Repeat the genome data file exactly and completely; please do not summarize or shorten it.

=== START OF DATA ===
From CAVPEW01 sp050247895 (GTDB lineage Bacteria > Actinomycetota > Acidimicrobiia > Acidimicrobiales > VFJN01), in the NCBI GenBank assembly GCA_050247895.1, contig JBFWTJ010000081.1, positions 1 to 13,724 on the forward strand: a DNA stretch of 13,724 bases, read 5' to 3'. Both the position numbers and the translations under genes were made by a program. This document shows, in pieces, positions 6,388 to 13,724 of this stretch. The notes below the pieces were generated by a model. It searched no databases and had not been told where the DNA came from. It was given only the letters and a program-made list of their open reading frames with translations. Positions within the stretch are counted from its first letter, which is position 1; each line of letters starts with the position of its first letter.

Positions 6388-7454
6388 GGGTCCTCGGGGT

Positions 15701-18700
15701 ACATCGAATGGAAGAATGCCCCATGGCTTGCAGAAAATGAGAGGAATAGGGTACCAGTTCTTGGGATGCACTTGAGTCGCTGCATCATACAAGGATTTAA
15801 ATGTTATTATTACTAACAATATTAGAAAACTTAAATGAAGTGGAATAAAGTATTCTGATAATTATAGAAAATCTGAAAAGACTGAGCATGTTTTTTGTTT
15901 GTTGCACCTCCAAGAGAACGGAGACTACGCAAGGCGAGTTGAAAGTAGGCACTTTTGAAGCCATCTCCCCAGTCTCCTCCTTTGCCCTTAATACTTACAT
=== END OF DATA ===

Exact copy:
From CAVPEW01 sp050247895 (GTDB lineage Bacteria > Actinomycetota > Acidimicrobiia > Acidimicrobiales > VFJN01), in the NCBI GenBank assembly GCA_050247895.1, contig JBFWTJ010000081.1, positions 1 to 13,724 on the forward strand: a DNA stretch of 13,724 bases, read 5' to 3'. Both the position numbers and the translations under genes were made by a program. This document shows, in pieces, positions 6,388 to 13,724 of this stretch. The notes below the pieces were generated by a model. It searched no databases and had not been told where the DNA came from. It was given only the letters and a program-made list of their open reading frames with translations. Positions within the stretch are counted from its first letter, which is position 1; each line of letters starts with the position of its first letter.

Positions 6388-7454
6388 GGGTCCTCGGGGT

Positions 15701-18700
15701 ACATCGAATGGAAGAATGCCCCATGGCTTGCAGAAAATGAGAGGAATAGGGTACCAGTTCTTGGGATGCACTTGAGTCGCTGCATCATACAAGGATTTAA
15801 ATGTTATTATTACTAACAATATTAGAAAACTTAAATGAAGTGGAATAAAGTATTCTGATAATTATAGAAAATCTGAAAAGACTGAGCATGTTTTTTGTTT
15901 GTTGCACCTCCAAGAGAACGGAGACTACGCAAGGCGAGTTGAAAGTAGGCACTTTTGAAGCCATCTCCCCAGTCTCCTCCTTTGCCCTTAATACTTACAT